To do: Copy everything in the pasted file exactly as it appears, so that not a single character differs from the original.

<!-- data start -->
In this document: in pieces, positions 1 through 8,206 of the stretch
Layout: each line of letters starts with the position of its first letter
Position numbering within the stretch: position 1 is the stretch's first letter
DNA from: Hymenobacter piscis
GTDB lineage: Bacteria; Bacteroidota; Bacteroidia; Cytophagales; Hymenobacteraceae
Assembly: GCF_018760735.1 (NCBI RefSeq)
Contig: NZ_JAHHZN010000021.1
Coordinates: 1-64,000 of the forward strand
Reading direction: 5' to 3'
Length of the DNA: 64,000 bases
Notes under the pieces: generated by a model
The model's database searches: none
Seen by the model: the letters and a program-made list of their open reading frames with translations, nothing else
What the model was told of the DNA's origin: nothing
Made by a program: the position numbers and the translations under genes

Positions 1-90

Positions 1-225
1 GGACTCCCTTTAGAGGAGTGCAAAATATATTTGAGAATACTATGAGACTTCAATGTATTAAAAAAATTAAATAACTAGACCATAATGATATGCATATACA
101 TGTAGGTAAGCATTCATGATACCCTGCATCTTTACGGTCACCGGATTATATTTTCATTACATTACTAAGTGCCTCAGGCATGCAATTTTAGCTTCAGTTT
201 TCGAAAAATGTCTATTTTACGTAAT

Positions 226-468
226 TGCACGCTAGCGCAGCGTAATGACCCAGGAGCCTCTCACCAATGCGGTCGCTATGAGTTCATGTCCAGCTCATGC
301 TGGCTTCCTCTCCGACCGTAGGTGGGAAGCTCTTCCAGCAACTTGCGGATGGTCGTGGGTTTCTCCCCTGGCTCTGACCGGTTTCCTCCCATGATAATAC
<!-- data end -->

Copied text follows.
In this document: in pieces, positions 1 through 8,206 of the stretch
Layout: each line of letters starts with the position of its first letter
Position numbering within the stretch: position 1 is the stretch's first letter
DNA from: Hymenobacter piscis
GTDB lineage: Bacteria; Bacteroidota; Bacteroidia; Cytophagales; Hymenobacteraceae
Assembly: GCF_018760735.1 (NCBI RefSeq)
Contig: NZ_JAHHZN010000021.1
Coordinates: 1-64,000 of the forward strand
Reading direction: 5' to 3'
Length of the DNA: 64,000 bases
Notes under the pieces: generated by a model
The model's database searches: none
Seen by the model: the letters and a program-made list of their open reading frames with translations, nothing else
What the model was told of the DNA's origin: nothing
Made by a program: the position numbers and the translations under genes

Positions 1-90

Positions 1-225
1 GGACTCCCTTTAGAGGAGTGCAAAATATATTTGAGAATACTATGAGACTTCAATGTATTAAAAAAATTAAATAACTAGACCATAATGATATGCATATACA
101 TGTAGGTAAGCATTCATGATACCCTGCATCTTTACGGTCACCGGATTATATTTTCATTACATTACTAAGTGCCTCAGGCATGCAATTTTAGCTTCAGTTT
201 TCGAAAAATGTCTATTTTACGTAAT

Positions 226-468
226 TGCACGCTAGCGCAGCGTAATGACCCAGGAGCCTCTCACCAATGCGGTCGCTATGAGTTCATGTCCAGCTCATGC
301 TGGCTTCCTCTCCGACCGTAGGTGGGAAGCTCTTCCAGCAACTTGCGGATGGTCGTGGGTTTCTCCCCTGGCTCTGACCGGTTTCCTCCCATGATAATAC